Time
56 minutes
Difficulty
Beginner
CEU/CPE
1

Video Transcription

00:01
in this section, we will discuss the three states of data,
00:04
starting with the lesser known did up in use
00:08
and then covering the well known data at rest and data in transit states.
00:16
Data in use is when it is loaded in memory and used by running applications.
00:22
Attacks on data in use have already happened with the 2014 data breach on targets Credit card processing Point of sales systems using RAM scraping Mel, where data in use is very difficult to protect because of an architectural flaw in the underlying operating system architecture of all
00:41
popular operating systems Today.
00:43
As a result, all Deal P and I are M products. Leave data in use unprotected and can all be attacked by ram scraping malware.
00:53
Contact a one logic using the contact information at the end of this course for a demo of a universal and unfixable bypass in all data loss prevention and information rights management products in the market Today,
01:08
hyper visors can be used to protect data when it is in use in memory
01:14
with hyper visors, the application can run unmodified and the protection would not have to know about the internals of the application or the data that it consumes or produces if all the data that is written out of the virtual machine is forcibly encrypted,
01:30
we already talked about the value of hardware foundations and enforcing security.
01:36
Intel's X 86 V T X extensions allow hardware enforced isolation off the V M's memory away from the untrusted environment.
01:47
New memory security technology from the hardware vendors such as Intel and Andy, are allowing encryption off the memory out of'em granularity.
01:57
As a result, the VM with memory encryption becomes almost equivalent to Intel SGX.
02:04
One of the biggest strengths of using hyper visors, as already mentioned, is that it does not require modifying applications,
02:12
which means that it allows both backward and forward compatibility with legacy applications and future applications that have not even been written yet.
02:20
Since a VM emulates a physical machine and all applications run on physical machines, the general trend is that all applications can run in V EMS and therefore can be protected by hyper visors. In addition, tricks can be played with the hyper visor to juggle the user input and output device is in such a way
02:39
that did a traveling to or from the hardware
02:43
never passes through an untrusted environment.
02:46
The result of this hardware passed through is that the user can safely interact with the applications using regular mouse and keyboard input, as they would expect, and they can see the output on the screen as they would also expect.
02:59
This is a bigger deal than it sounds, because we will see in the next few sides that SGX currently does not allow safe user input and output.
03:08
When hyper visor based security is combined with memory encryption, it takes the memory encryption strength of Intel SGX without the weakness of requiring the application to be modified or allowing the user input or output to travel through untrusted environment.
03:24
In order to comply with the unchanged user experience concept discussed earlier, multiple windows from multiple the EMS can be forwarded and composited onto a single screen simultaneously.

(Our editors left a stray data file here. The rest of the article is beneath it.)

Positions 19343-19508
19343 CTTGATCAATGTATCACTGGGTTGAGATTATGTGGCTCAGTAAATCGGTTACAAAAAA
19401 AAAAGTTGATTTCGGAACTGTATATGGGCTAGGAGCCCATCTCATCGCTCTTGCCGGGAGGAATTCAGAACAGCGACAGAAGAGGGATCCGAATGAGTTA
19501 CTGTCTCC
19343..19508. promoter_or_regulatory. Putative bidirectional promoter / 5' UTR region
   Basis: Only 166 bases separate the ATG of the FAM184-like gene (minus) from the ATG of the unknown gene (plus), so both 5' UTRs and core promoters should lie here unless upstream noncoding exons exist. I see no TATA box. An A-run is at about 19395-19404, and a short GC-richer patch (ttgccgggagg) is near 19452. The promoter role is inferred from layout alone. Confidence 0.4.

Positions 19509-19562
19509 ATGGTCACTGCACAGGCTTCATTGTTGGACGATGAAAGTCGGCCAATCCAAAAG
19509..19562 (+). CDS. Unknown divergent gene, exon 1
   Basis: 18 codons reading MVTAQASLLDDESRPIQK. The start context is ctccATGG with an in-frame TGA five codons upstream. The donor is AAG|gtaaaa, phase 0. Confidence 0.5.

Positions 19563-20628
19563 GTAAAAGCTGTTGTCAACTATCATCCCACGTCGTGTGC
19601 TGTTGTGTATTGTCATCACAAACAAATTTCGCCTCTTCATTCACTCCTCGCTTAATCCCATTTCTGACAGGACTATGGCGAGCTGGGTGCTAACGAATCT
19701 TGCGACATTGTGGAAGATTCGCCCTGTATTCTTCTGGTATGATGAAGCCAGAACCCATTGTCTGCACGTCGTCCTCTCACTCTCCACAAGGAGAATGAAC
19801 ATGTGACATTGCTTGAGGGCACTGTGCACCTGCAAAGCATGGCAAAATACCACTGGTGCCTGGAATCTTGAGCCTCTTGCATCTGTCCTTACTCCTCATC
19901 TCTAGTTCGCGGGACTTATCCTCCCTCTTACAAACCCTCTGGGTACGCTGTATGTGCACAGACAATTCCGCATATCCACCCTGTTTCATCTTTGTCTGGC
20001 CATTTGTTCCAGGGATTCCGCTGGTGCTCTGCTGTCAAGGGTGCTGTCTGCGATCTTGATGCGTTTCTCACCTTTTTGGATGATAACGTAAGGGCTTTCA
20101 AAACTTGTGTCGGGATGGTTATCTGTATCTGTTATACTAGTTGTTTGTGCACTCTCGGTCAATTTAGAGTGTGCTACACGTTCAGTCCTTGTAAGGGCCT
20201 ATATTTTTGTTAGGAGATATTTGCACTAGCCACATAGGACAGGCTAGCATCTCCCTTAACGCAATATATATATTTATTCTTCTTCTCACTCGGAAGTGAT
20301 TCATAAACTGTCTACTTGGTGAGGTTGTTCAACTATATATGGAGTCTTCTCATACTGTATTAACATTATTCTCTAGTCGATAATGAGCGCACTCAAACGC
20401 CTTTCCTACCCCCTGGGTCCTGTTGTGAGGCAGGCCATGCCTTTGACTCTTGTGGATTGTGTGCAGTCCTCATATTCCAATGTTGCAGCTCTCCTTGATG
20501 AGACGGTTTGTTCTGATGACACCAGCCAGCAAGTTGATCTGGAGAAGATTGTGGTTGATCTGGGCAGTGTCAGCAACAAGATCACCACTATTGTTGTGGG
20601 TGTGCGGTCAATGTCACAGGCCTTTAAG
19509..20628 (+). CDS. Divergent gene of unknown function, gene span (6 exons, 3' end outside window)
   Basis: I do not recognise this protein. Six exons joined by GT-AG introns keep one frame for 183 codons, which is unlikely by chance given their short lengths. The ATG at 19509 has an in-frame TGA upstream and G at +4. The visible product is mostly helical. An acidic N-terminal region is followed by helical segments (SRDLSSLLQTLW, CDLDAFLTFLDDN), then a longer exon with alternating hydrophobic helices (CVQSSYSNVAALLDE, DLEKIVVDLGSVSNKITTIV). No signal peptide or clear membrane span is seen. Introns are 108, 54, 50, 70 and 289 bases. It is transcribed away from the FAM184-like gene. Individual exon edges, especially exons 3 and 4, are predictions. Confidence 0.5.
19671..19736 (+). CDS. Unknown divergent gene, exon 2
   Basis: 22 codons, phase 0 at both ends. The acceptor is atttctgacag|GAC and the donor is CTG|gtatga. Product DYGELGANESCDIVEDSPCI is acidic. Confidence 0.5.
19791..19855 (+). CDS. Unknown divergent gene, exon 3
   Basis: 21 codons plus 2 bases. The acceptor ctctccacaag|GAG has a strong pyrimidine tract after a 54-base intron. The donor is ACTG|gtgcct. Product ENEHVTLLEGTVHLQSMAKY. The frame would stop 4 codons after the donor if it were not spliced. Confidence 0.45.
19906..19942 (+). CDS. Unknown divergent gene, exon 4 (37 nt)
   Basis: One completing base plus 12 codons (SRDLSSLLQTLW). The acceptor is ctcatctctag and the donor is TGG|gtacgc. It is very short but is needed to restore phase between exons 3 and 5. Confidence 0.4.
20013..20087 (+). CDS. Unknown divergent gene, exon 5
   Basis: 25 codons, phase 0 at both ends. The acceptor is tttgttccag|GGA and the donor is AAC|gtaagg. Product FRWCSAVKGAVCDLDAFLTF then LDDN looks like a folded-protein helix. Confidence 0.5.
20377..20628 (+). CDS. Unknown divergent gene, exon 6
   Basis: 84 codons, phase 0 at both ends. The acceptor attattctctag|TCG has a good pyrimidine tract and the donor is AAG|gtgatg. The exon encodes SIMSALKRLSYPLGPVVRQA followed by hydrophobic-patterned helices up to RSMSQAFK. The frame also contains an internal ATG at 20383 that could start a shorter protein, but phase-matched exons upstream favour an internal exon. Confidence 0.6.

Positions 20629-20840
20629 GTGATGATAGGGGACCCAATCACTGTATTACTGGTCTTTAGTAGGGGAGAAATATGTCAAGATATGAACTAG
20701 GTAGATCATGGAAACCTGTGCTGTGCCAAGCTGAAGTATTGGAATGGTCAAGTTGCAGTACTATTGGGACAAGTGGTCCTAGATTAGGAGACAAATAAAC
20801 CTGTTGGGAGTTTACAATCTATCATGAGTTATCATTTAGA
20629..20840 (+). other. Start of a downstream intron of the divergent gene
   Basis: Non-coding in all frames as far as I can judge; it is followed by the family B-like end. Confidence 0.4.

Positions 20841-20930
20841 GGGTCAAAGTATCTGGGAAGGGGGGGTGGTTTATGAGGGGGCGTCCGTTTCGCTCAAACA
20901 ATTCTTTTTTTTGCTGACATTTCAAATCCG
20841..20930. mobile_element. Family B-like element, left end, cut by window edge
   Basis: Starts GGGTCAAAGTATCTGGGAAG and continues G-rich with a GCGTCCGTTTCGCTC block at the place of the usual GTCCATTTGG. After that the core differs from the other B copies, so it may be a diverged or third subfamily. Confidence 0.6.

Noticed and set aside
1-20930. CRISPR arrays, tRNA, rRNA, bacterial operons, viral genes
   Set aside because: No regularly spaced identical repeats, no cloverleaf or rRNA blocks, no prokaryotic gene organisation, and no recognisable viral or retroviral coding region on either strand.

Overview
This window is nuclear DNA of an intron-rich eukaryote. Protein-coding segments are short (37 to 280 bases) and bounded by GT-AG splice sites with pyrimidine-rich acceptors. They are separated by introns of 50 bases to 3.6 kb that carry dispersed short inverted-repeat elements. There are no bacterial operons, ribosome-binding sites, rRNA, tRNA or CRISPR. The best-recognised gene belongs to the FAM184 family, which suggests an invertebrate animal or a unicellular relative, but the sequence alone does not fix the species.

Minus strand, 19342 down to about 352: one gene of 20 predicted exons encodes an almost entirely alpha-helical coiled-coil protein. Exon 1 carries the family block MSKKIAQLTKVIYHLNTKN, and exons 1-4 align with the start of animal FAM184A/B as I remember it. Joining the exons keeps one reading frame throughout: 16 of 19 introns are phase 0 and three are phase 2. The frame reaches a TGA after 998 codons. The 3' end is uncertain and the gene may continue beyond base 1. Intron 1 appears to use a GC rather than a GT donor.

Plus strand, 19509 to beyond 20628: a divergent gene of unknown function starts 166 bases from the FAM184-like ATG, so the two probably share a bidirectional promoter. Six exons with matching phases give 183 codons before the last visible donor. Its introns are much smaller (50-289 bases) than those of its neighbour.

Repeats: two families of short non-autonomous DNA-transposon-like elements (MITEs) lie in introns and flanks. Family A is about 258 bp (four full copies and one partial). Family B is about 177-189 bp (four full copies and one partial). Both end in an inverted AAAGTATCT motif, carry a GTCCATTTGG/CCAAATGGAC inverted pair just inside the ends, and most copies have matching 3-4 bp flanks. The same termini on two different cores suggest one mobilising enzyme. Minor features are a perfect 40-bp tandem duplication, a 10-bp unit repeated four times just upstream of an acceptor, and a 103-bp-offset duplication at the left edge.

03:38
This would give the user the same natural experience that they're used to when working with multiple windows, side by side from multiple applications running on a single operating system.
03:51
If multiple graphical windows are running and seamless mode, the user might not even know that there is a security hyper visor running behind the scenes and protecting data.
04:00
This is the way security software should be unobtrusive and out of the way.
04:04
Hyper visor based security, combined with memory encryption, is the best of both worlds.
04:12
The left side shows what happens when data is unprotected in use. Mallorcan get onto the system using low hanging fruit, such as a browser exploit, and can steal sensitive information from other programs that are running, such as Acrobat. In this case, which might have a PdF file, open the right side
04:31
shows what security can be achieved
04:34
when hyper visors are used. Toa isolate and protect sensitive data in use. You can see that the malware is trapped in the untrusted VM and cannot jump across the hyper visor toe. Access the data in use in acrobat in the trusted VM. When a PDF file is open,
04:54
Intel SGX can be used to protect data in juice.
04:59
SGX loads the code and the data in an encrypted memory in clave and executes the code on the data.
05:06
One of the biggest problems with Intel SGX is that the SGX in clave acts like an island of trust in the middle of an untrusted environment,
05:17
user input and output cannot get to or from the SGX in Clave Island without passing through the untrusted environment, where it's confidentiality and integrity can be compromised.
05:31
There is no public way to solve this issue right now.
05:34
An exploitation of this vulnerability would be key logging, malware, stealing keyboard input before it gets to the code running in the enclave and taking screenshots of sensitive data after it leaves the inn clave but before it is displayed on the screen. Another big weakness with SGX
05:53
is the fact that the application must be modified
05:56
in order to take advantage of the X 86 SGX extensions.
06:00
This means that all applications that need to be protected would have to be modified and redeployed.
06:08
This violates the concept of backward compatibility discussed earlier. The Block Post linked here gives more in depth information about SGX versus hyper visors and references academic papers on the subject.
06:24
In this diagram, applications number one and number three have no way of protecting data in use.
06:30